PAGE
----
As it does in the water storage tank 14, water naturally stratifies or stacks within the heat recovery module 38 such that the warmest water rises to the upper portion 66 of the cavity 62 and the coldest water sinks to the lower portion 70 of the cavity 62. When water is forced out of the storage tank 14 due to thermal displacement as discussed above, the coldest water in the heat recovery module 38 (i.e., the water in the lower portion 70 of the cavity 62) is displaced out of the cavity 62 and into the cold water supply pipe 46 through the module inlet tube 74. In this way, the warmest water in the heat recovery module 38 is maintained within the heat recovery module 38, and heat loss is reduced.

The insulation 58 surrounding the canister 54 further reduces heat loss out of the heat recovery module 38. The heat recovery module 38 is advantageous over simply applying insulation to the cold water inlet pipe 46 because the canister 54 has a much smaller surface area-to-volume factor or ratio than the cold water supply pipe 46. The surface area-to-volume factor for the canister 54 is preferably about 1.3 inches squared/inches cubed. Although, the surface area-to-volume factor for the canister 54 is preferably about 26% of the surface area-to-volume factor of the cold water supply pipe 46, any percentage less than 75% produces a significant heat loss reduction. The connecting pipe 78 is preferably six inches or less in length (in the in-line construction of FIG. 2) to minimize its exposed surface area and to ensure that water being forced out of the storage tank 14 quickly passes into the insulated canister 54. As a further measure to reduce loss of energy, the connecting pipe 78 may be insulated.

It should also be noted that, in the constructions illustrated, the direction 86 in which the water enters the cavity 62 upon thermal displacement is non-collinear with the direction 90 in which the water exits the cavity 62 upon thermal displacement. In the illustrated constructions, the longitudinal axis 94 of the dip tube 42 is non-collinear with the longitudinal axis 98 of the cold water supply pipe 46.

The displaced water therefore does not merely move vertically out of the tank 14 and directly into the cold water supply pipe 46, but rather must follow a generally N-shaped or U-shaped flow path (see the broken lines in FIGS. 2 and 3, respectively) from the connecting pipe 78 to the cold water supply pipe 46. An N-shaped, U-shaped, or substantially any other tortuous, curved, or arcuate flow path helps to reduce thermal transfer from the relatively warm water displaced from the tank to the cold water in the cold water supply pipe under the influence of natural convection currents.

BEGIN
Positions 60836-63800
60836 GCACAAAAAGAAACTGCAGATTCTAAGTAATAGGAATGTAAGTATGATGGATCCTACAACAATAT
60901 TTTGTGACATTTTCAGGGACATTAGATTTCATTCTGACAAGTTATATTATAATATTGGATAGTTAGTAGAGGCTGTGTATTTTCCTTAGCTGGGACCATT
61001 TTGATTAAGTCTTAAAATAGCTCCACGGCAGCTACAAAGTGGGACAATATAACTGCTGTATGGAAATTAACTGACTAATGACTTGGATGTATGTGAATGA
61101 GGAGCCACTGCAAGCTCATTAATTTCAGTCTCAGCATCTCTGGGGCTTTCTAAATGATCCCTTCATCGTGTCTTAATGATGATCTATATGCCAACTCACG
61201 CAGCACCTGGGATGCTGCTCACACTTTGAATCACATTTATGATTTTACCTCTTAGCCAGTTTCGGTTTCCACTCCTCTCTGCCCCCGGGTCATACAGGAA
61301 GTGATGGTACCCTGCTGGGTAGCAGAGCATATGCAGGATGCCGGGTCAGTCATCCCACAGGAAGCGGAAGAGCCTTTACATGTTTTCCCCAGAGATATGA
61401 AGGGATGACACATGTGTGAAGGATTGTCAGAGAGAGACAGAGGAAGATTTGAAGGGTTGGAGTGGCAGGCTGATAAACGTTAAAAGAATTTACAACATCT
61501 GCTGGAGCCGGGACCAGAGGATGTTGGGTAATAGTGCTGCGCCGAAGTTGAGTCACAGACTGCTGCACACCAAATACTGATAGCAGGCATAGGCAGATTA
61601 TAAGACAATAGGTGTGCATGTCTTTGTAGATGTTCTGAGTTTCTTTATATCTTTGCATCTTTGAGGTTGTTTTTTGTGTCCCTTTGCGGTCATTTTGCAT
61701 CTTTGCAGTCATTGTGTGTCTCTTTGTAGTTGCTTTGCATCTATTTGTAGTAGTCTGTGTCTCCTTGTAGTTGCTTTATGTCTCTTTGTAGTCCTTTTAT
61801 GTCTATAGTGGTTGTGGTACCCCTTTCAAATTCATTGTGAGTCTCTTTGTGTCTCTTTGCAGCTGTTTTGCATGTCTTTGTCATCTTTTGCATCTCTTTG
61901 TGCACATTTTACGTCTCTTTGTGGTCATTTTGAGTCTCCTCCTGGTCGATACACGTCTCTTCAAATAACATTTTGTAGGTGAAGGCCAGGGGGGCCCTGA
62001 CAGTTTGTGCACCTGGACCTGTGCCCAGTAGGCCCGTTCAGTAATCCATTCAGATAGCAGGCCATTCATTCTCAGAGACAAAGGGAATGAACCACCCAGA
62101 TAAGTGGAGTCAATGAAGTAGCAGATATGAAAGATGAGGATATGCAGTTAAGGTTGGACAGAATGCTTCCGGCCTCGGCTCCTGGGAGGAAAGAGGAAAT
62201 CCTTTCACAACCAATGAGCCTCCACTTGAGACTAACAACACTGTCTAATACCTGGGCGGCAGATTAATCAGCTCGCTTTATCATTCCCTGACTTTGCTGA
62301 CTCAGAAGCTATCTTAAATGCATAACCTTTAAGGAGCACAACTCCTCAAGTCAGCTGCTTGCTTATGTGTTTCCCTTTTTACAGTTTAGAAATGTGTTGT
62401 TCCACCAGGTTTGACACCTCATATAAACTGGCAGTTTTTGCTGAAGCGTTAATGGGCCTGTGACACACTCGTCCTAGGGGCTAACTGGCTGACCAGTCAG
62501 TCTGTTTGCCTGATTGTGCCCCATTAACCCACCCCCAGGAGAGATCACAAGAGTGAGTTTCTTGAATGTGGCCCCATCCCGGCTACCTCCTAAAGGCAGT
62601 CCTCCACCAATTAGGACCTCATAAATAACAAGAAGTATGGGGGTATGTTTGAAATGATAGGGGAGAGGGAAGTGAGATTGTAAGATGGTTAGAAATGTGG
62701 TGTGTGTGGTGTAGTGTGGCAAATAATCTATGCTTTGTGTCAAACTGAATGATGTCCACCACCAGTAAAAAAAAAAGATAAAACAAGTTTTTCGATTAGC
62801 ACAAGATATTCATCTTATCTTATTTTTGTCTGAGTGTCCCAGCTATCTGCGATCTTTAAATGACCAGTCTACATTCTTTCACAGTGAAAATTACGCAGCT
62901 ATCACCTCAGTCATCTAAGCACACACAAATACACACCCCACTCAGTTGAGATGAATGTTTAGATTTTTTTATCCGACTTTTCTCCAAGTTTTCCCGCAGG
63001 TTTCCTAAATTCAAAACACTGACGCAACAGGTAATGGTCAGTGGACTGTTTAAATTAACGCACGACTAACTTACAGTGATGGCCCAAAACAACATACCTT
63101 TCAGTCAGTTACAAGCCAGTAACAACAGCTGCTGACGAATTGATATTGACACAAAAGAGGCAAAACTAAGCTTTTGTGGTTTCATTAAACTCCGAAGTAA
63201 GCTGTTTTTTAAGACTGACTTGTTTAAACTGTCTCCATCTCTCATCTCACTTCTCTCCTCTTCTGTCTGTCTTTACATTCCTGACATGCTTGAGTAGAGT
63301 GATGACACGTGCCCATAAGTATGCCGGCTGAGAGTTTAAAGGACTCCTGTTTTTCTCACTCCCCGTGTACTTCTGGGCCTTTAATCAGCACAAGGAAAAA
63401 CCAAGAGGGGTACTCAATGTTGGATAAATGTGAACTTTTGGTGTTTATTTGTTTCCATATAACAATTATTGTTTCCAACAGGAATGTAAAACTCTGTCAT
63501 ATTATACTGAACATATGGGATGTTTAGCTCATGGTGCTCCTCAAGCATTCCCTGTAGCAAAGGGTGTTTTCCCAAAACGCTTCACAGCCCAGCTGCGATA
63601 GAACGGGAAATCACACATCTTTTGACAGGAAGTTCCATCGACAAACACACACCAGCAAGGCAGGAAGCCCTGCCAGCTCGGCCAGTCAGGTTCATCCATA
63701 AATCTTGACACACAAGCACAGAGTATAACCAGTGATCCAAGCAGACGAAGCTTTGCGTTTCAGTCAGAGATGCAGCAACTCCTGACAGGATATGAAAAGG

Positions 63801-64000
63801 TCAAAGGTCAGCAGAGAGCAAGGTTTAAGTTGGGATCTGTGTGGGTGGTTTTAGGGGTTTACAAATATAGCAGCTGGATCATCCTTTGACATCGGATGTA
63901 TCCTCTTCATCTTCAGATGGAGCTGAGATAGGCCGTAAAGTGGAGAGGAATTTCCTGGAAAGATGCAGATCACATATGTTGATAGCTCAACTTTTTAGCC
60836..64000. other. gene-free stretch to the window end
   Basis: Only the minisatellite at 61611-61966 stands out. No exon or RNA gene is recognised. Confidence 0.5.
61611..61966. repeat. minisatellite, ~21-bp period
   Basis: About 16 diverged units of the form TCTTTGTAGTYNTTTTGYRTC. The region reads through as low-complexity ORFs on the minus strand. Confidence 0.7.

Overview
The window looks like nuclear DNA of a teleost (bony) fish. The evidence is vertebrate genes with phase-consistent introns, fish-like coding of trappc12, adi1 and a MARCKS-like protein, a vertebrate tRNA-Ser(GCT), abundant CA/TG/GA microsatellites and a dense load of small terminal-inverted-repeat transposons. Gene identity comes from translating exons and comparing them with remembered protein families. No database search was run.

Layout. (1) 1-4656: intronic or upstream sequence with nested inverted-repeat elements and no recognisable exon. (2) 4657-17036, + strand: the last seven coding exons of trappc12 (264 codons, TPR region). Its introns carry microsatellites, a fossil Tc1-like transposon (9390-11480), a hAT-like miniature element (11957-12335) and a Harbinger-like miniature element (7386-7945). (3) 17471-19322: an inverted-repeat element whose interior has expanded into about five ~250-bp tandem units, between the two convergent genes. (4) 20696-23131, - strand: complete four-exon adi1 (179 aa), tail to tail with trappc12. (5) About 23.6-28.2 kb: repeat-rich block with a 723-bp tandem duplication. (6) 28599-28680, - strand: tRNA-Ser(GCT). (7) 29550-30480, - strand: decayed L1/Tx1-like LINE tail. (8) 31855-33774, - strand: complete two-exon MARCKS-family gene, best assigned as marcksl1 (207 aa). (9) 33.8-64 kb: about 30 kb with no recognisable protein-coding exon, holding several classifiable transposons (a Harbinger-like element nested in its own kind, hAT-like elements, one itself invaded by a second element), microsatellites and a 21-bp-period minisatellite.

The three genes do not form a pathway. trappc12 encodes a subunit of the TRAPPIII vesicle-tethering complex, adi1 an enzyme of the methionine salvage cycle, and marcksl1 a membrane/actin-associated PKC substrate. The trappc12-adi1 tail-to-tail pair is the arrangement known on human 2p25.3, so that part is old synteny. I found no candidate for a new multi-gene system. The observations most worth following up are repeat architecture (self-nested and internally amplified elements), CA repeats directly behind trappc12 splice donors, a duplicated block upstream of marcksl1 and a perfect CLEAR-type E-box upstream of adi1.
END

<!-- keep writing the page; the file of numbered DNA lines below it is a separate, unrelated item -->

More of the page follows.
It should also be noted that heat traps 100 can be added to one or both of the connection points of the heat recovery module 38 to further increase the efficiency of the water heater. For example, as shown in FIG. 4, a heat trap 100 can be positioned at the end of the connecting pipe 78 adjacent to the heat recovery module 38, and another heat trap 100 can be positioned at the end of the cold water supply pipe 46 adjacent the heat recovery module 38. The heat traps 100 can be a flap-type heat trap (as illustrated), a ball-type heat trap, or any other type of heat trap that is well known to those skilled in the art. Although not illustrated, the heat traps 100 can be positioned anywhere along connecting pipe 78 or cold water supply pipe 46, and the addition of heat traps 100 is not limited to the construction illustrated in FIG. 4.

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Reference
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Referenced by
Citing PatentFiling datePublication dateApplicantTitle
US6745723Jul 2, 2003Jun 8, 2004Rheem Manufacturing CompanyWater heater heat trap apparatus
US7270087Sep 14, 2004Sep 18, 2007Bradford White CorporationHeat trap
US7634976Mar 30, 2006Dec 22, 2009Bradford White CorporationApparatus and method for delivering water into a water heater
US7699026Jan 4, 2005Apr 20, 2010Bradford White CorporationInsulation kit for use with a water heater
US8490582Sep 24, 2009Jul 23, 2013Aaladin Industries, Inc.System for waste heat recovery for a fluid heater
US20050263190 *May 28, 2004Dec 1, 2005Apcom, Inc.Double heat trap in unitary body
US20060054110 *Sep 14, 2004Mar 16, 2006Allpass CorporationHeat trap
US20060196955 *Mar 1, 2005Sep 7, 2006Bill MoxonDomestic water pre-heating apparatus and method for a vehicle
US20070227467 *Mar 30, 2006Oct 4, 2007Bradford White CorporationApparatus and method for delivering water into a water heater
US20070227468 *Mar 30, 2006Oct 4, 2007Bradford White CorporationApparatus and method for introducing and drawing water in a water heater
Classifications
U.S. Classification122/14.3, 122/19.1, 122/13.3, 122/14.31, 137/337
International ClassificationF24H9/12
Cooperative ClassificationY10T137/6497, F24H9/124
European ClassificationF24H9/12C2
Legal Events
DateCodeEventDescription
Apr 12, 2002ASAssignment
Owner name: AOS HOLDING COMPANY, DELAWARE
Free format text: ASSIGNMENT OF ASSIGNORS INTEREST;ASSIGNORS:KNOEPPEL, RAY O.;AKKALA, MARC W.;REEL/FRAME:012799/0179;SIGNING DATES FROM 20020326 TO 20020410
Sep 18, 2006FPAYFee payment
Year of fee payment: 4
Oct 25, 2010REMIMaintenance fee reminder mailed
Mar 18, 2011LAPSLapse for failure to pay maintenance fees
May 10, 2011FPExpired due to failure to pay maintenance fee
Effective date: 20110318